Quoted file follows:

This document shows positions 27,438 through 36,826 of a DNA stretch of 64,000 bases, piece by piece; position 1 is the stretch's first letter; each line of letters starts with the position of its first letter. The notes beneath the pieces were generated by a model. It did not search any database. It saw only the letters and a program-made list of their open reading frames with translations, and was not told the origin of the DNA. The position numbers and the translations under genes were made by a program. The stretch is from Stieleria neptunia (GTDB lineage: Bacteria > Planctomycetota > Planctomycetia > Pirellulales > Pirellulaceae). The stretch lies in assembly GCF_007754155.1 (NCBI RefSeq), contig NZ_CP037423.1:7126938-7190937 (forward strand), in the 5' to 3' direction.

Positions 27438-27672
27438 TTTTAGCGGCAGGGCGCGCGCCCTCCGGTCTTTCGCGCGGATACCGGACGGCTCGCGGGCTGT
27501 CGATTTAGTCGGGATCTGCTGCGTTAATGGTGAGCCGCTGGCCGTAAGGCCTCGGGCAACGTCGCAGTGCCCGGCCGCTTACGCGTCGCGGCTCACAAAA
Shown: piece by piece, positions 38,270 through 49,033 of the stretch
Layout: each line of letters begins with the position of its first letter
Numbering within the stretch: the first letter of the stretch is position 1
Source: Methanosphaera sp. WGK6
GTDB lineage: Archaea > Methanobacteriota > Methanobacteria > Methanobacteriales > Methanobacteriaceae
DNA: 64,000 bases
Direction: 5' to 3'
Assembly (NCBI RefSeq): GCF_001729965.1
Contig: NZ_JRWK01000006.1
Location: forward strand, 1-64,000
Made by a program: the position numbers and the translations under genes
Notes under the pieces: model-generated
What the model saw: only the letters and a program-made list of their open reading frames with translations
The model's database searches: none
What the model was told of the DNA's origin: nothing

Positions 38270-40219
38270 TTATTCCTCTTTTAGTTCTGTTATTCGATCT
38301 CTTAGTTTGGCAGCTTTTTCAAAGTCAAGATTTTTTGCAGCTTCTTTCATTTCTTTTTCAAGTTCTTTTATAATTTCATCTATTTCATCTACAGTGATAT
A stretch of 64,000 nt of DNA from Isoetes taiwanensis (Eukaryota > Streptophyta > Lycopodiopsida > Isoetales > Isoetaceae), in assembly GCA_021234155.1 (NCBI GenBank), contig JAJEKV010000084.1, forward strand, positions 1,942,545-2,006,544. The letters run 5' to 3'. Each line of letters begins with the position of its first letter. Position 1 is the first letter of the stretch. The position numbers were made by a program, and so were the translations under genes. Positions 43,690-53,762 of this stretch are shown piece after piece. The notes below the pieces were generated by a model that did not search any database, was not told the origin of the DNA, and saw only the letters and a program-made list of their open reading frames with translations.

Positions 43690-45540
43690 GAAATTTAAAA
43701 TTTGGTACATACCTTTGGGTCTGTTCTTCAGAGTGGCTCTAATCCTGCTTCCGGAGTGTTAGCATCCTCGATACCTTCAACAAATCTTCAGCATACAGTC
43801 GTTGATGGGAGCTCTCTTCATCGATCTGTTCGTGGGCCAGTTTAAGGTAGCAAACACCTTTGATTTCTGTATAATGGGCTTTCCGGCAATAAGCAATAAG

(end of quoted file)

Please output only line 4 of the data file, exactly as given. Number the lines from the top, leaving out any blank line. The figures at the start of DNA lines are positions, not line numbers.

27501 CGATTTAGTCGGGATCTGCTGCGTTAATGGTGAGCCGCTGGCCGTAAGGCCTCGGGCAACGTCGCAGTGCCCGGCCGCTTACGCGTCGCGGCTCACAAAA